Read on to learn how to easily create wax-free dreadlocks!
How to Make No Wax Dreads for All Hair Types – Natural / Neglect Method
Development: 1-3 years
1. Simply wash hair regularly with a no-conditioner, additive-free shampoo, or stop washing hair completely (natural oil buildup will make dreadlock creation take longer). Do not comb or style your hair. Works best in hair that is longer than 12”.
2. As locks form, they can be ripped apart to separate, or be allowed to mat randomly.
Here’s an excellent video that shows how natural dreadlocks look after 2 years.
How to Make No Wax Dreads for All Hair Types – Backcombing Method
Development: 6mo-2 years
1. Using a strong, fine-tooth comb, divide your hair into even sections, depending on how large or small you want your locks to be, and hold sections in place using elastics/clips. For a less even look, simply grab similar sized sections randomly as you work.
2. Starting at the nape of the neck, comb each section backward, starting close to the scalp and working toward the ends, to create a tight rats-nest of hair. Pull the mat of hair out a bit and re-backcomb toward the scalp once again, leaving only a tail of unlocked hair at the tip. For Afro hair, always backcomb gently and carefully to minimize breakage.
3. Take your semi-formed lock between the blades of your hands, and starting at the root, palm roll your new lock swiftly back and forth to create a tighter, more uniform lock.
4. Repeat until all sections are done.
5. Wash scalp, not locks, only after waiting as long as you can stand, minimum 2 weeks but ideally after 4 weeks. While locks are still soft and immature, wash the scalp only every few weeks, as gently as possible with a no-conditioner, additive-free shampoo and always allow to dry completely before wearing a hat or covering. After they begin maturing, regular washing once a week can begin. For Afro hair, wash with a natural shampoo less frequently to avoid over-stripping, and simply twist locks regularly to train the hair into natural dreads.
6. Regular palm rolling will be the best way to continue tightening and maintaining your no-wax dreads.
If it is important to you that your locks form more quickly, all be a similar size, have a groomed appearance and/or be washed frequently, starting and maintaining new locks with the use of dreadlock wax will help ensure your success. Dreadlock waxes, particularly natural ones, can help greatly in speeding up the natural locking process, help tame loose hair and untidiness and are completely safe for hair and scalp when used in sparing amounts, dissolving out of locks over several washings. Rest assured: any build-up that occurs usually has very little to do with products used, and much more to do with how often and well locks are washed. However, overuse of any dreadlocking product can lead to buildup and damage, and be sure to read ingredients carefully. Waxes containing petroleum-based ingredients will not be as safe or effective in locking your hair as all-natural ones.
For easy to follow instructions for creating dreadlocks using wax, watch Knotty Boy’s excellent 2 part How to Make Dreadlocks Tutorial. Note: the amount of wax that is shown used in the models hair is in this video is far too much – use less!
In conclusion: Please beware of any site, forum or person that tries to bully you into believing one method of locking hair is right, or that another is wrong. As long as you make informed choices, hair is resilient and there are very few ways one can really ‘screw up’ dreadlocks. It is a naturally occurring, organic process that can be accelerated and tidied with careful use of natural products, or let grow wild and free of it’s own true will – whichever your heart desires.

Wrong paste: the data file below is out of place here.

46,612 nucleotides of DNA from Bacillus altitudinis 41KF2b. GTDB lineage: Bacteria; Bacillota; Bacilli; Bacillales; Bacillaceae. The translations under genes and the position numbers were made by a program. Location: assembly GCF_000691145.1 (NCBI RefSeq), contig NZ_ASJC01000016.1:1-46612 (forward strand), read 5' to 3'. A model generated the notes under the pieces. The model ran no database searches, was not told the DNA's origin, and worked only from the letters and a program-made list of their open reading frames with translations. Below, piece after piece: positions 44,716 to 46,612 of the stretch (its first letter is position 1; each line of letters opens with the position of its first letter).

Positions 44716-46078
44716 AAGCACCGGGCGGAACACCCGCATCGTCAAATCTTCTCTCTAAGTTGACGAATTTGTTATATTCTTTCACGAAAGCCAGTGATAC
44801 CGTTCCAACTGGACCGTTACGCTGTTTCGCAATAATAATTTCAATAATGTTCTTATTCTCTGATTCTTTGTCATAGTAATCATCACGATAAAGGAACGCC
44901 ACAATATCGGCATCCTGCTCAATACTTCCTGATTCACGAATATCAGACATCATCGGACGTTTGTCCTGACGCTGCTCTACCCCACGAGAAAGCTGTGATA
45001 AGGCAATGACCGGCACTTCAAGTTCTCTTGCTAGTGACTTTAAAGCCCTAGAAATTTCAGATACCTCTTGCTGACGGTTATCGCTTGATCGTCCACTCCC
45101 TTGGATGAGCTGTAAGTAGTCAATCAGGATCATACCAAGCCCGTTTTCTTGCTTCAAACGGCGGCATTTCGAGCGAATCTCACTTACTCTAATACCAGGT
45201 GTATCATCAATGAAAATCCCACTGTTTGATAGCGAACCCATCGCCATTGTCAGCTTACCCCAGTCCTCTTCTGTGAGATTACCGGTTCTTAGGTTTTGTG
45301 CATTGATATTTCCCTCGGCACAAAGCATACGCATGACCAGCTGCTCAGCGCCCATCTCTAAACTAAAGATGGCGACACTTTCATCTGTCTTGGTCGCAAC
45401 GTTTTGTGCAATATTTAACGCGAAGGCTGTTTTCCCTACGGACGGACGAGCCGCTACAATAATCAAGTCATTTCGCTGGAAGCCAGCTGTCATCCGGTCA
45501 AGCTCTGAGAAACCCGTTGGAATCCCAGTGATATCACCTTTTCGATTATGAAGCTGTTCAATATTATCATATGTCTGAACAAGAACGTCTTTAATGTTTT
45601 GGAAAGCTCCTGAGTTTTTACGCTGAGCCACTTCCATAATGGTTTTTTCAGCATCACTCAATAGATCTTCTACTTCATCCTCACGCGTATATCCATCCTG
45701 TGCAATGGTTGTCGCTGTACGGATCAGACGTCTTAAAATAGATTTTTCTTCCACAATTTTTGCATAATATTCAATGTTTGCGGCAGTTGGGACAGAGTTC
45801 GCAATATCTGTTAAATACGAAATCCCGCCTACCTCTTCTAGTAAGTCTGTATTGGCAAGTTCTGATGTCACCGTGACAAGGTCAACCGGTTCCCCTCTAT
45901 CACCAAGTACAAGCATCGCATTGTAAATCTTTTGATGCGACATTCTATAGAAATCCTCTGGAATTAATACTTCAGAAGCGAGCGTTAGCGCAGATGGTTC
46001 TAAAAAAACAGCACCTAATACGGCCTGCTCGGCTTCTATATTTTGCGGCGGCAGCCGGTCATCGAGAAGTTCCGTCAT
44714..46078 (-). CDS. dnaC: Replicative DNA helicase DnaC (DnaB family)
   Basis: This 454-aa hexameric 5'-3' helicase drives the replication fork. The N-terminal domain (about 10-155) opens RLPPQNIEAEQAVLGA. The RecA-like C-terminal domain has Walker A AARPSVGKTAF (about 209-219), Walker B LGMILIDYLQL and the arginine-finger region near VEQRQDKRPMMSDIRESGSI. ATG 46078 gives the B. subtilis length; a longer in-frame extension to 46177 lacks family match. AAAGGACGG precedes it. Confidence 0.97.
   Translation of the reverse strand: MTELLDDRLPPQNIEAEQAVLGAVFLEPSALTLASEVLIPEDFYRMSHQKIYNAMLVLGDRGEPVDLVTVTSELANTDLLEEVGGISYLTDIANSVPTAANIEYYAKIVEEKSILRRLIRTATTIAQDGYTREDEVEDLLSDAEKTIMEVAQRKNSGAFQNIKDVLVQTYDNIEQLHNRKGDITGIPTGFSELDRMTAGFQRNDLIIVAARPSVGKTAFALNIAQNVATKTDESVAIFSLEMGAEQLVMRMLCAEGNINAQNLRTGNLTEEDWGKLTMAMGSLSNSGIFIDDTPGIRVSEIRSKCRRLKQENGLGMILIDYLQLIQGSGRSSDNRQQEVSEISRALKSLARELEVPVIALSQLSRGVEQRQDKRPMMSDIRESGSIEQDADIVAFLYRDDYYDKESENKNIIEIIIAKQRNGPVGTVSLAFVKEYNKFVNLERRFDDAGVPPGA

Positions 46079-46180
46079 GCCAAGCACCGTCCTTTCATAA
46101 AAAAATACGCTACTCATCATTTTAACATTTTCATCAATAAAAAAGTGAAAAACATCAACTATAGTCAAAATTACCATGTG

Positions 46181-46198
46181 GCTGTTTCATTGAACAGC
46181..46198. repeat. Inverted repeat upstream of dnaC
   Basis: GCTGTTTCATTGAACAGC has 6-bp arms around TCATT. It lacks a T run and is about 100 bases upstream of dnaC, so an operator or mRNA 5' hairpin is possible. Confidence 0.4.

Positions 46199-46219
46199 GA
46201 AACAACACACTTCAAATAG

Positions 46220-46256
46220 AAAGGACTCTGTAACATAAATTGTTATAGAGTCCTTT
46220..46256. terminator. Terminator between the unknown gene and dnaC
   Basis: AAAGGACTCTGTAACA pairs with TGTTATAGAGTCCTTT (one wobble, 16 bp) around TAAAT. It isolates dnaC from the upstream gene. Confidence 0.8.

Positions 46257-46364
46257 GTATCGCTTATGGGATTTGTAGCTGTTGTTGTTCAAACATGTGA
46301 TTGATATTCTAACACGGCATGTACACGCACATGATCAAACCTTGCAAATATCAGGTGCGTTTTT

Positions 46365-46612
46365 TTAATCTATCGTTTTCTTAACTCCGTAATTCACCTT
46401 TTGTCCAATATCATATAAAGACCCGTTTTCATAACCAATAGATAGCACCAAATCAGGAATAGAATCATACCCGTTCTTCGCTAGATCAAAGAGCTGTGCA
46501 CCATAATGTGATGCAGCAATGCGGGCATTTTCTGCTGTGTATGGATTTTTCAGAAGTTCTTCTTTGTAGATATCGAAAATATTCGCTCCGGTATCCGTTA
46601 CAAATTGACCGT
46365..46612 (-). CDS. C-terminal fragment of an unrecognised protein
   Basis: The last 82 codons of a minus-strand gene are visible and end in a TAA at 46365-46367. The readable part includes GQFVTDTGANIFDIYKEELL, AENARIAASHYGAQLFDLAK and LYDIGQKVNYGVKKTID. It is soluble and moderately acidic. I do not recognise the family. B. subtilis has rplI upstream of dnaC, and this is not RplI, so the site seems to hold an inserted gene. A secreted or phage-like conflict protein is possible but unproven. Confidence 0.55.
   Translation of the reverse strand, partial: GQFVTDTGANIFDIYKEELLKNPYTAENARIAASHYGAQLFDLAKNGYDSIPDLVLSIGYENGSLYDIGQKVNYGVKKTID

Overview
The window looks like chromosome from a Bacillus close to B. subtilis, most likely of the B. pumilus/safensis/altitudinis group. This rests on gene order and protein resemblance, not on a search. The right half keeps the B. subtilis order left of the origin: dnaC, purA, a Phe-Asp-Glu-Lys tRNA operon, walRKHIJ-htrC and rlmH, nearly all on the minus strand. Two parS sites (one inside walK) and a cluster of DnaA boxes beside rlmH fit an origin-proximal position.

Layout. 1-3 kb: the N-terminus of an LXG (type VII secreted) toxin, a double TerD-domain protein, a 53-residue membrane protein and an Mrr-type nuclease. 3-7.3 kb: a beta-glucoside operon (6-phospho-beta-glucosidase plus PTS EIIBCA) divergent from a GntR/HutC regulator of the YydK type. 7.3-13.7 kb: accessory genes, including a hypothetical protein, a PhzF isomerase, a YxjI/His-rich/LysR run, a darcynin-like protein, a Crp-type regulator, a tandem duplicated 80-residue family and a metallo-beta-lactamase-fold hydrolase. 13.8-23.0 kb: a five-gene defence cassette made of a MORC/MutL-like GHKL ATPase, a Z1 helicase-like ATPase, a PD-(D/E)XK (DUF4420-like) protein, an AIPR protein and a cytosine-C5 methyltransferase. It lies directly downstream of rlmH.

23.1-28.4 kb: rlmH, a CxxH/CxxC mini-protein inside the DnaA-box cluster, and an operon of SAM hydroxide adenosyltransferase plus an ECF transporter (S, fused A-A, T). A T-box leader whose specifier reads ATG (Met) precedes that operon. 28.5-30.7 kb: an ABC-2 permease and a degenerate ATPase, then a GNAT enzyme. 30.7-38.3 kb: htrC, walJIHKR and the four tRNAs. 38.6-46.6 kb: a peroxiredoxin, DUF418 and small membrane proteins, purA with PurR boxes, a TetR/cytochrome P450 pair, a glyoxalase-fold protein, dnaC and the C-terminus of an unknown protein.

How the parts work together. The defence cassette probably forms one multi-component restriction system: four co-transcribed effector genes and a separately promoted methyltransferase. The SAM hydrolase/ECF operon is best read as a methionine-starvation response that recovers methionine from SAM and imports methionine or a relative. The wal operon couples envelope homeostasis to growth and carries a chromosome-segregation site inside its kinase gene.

Newsflash! Clean dreadlocks are NOT dirty or smelly! Watch Kris at The Dreadquarters in beautiful Vancouver, Canada show us that with the right technique and a little Knotty Boy Dreadlock Shampoo, it’s super easy to keep your locks clean, fresh and sweet smelling.
Great video, good to see more and more people promoting the idea that dreads are CLEAN!
There are so many great dread hats to buy online, but for the DIYers out there – here is an awesome tutorial video for learning how to knit a hat of your own.
The Knitty By Nature website is becoming really popular because it is a daily video website that only features the best knitting tutorial videos! So cool. I for one have bookmarked it! You can also vote and comment on the videos too.
Have fun, and comment below with your own dread DIY projects!
Here is a great video showing some detail of the crochet hook method. The crochet method is becoming very popular for quick maintenance, especially as lots of videos like these show up – making it not so hard to learn.
Comment below with your experiences with crochet maitenance.
In a couple of years, you’ll be calling him Dr. Elizeu, once he’s finished up his freakin’ PhD in science! Yeah, dude. I so wish that Becca had been here so that Theoretical Science (her true calling) and real, actual science could go head-to-head in a battle to the death! (I’d bet on Becca – she fights dirty. No offense. )
Here’s the handsome (soonish) Dr. after six hours and sixty three dreadlocks. I wouldn’t be surprised to hear about a spike in Computer Science enrollment at the university level in the next couple days! We spent all day chatting back and forth about all kinds of stuff – even though I brought up the inevitability of the computers rising up to kill us all a la Terminator. (He was very nice about it.) Now I head home, and totally not worry about my GPS trying to kill me.
Cross Post from: Scissor Ninja. A specialist in dreadlocks, synthetic dreads, and hair extensions, Kris spends her days rocking out killer hair from behind the chair at the The Dreadquarters.